PELLEY: In the distance here, you can see the cranes where the new World Trade Center buildings are going up.
PELLEY: It took us another two minutes to walk to the edge of what the government officially designates as Ground Zero. But what do you say to those people who say that it is painful for them to have the idea of a mosque, even though it is two and a half blocks away?
EL-GAMAL: I was affected by the horrific events that happened that day, as well. And I do not hold myself or my faith accountable for what happened during that horrific day.
PELLEY: Of course, the national argument isn't about measuring the length of two city blocks; it's about the distance between perceptions. If you believe Islam is a moral religion hijacked by terrorists, proximity doesn't matter. If you believe Islam condones 9/11, this is too close. It got the unanimous approval of the community board.
PAMELA GELLER: Yes.
PELLEY: The people who live down there.
PELLEY: How did this become your business?
GELLER: It's not my business, it's America's business.
PELLEY: Pamela Geller is a key figure in all of this. She is the Islamic center's most ardent opponent. Geller is a former New York media executive who writes a politically far Right blog that mixes news, opinion, and conspiracy theories.
GELLER: We live in a multi-cultural society, a pluralistic society, with all different kinds of people. And how do we do that? We do that by getting along. And you don't build a 15 story, uh, mega-mosque at Ground Zero and talk – and say that it's healing and say that it's outreach. Don't spit in my face and tell me it's raining.
PELLEY: Last December, Geller's appears to have been the first blog to rename the community center 'the mosque at Ground Zero.' Five months later, in May, a committee of the lower Manhattan community board approved the project unanimously.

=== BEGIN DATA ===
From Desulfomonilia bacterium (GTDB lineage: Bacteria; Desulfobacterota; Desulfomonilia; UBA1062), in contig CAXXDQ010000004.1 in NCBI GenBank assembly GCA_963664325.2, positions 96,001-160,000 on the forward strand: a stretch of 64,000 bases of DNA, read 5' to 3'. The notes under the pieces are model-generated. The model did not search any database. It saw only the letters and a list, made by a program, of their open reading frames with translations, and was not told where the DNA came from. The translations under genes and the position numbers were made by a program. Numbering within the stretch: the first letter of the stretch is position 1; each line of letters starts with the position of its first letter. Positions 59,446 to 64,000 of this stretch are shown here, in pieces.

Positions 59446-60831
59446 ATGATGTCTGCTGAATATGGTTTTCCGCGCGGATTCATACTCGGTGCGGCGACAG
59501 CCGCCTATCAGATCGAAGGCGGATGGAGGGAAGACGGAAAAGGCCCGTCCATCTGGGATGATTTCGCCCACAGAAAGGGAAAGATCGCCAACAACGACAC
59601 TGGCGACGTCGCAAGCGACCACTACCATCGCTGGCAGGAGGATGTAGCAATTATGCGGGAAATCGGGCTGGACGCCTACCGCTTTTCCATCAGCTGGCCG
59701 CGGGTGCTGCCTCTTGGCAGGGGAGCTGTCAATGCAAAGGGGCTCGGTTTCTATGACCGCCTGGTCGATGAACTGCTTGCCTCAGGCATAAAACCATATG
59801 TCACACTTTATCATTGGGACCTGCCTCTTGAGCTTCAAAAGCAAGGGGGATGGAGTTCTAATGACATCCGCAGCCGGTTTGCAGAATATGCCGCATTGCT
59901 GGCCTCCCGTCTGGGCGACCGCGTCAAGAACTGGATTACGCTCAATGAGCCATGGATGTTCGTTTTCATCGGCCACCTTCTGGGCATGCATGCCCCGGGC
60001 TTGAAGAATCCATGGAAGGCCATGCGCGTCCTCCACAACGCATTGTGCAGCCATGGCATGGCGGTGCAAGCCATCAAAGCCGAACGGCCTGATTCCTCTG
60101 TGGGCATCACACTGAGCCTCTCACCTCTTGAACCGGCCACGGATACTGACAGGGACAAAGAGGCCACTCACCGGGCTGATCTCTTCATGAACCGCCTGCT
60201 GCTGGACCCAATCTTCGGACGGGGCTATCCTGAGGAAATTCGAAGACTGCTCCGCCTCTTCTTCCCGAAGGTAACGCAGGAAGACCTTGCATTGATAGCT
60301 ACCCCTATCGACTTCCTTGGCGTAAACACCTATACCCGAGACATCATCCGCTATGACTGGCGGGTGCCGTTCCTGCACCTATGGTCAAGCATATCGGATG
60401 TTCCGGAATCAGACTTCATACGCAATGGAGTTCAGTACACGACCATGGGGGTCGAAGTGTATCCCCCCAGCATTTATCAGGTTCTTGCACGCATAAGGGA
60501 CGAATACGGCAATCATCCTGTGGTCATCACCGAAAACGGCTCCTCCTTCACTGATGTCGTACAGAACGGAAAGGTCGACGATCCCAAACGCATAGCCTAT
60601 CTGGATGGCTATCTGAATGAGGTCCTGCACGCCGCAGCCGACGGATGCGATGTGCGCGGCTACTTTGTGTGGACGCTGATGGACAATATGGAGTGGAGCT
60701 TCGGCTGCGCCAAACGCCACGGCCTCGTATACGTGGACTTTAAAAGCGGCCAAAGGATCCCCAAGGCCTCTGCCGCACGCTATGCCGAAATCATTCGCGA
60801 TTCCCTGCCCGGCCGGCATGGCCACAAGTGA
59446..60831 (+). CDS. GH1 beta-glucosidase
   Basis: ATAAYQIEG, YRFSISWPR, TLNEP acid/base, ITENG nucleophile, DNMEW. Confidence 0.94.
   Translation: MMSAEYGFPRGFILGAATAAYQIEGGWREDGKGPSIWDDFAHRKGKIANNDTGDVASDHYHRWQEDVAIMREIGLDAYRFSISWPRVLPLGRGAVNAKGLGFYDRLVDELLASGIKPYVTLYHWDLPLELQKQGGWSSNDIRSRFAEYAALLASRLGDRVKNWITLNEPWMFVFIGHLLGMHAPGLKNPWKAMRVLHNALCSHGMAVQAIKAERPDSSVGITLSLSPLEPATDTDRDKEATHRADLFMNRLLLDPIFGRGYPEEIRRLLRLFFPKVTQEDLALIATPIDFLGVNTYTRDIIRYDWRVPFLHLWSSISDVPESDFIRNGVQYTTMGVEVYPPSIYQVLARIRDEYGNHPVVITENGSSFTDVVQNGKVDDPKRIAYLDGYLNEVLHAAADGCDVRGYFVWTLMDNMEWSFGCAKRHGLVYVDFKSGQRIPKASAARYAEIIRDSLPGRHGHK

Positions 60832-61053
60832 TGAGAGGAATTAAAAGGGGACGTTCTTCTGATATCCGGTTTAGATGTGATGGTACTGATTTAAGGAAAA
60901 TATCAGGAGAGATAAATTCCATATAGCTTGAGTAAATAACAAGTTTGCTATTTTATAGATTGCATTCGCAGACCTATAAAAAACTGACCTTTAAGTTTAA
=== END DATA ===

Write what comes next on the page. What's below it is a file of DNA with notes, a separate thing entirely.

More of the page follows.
GELLER: Hi, I'm Pamela Geller-
PELLEY: That led Geller to organize a protest at the next board meeting. But all the same, the board approved the project again, 29 to one. Then, on June 6, Geller held a rally at the World Trade Center.
GELLER: Not at Ground Zero!
PELLEY: By late summer, the community board had approved the center four times. But major media had picked up Pam Geller's label, and across the country, politicians exploited the debate.
CARL PALADINO: As governor, I will use the power of eminent domain to stop the mosque.
PELLEY: Geller kept writing, calling the project 'an act of jihad,' 'a grotesque flag of conquest on Ground Zero.' To what degree are you obliged to tell the truth in your blog?
GELLER: That's all I do is tell the truth.
PELLEY: To be accurate in your blog?
GELLER: Okay, Scott-
PELLEY: You moved the mosque to Ground Zero. It's not going to be there. It was never intended to be there.
GELLER: That building is Ground Zero. And I'll say something else – truth is the new hate speech. And you and I live in so tawdry an age that just telling the truth makes you a hero – and yet there are so few heroes – or makes you a devil in the eyes of the media. That's all I do is tell the truth.
PELLEY: You think you're seen as a devil in the eyes of the media?
PELLEY: You don't seem to mind that too much.
GELLER: I do mind it very much. What am I going to do, shut up? You're never going to shut me up. [at rally] We will prevail.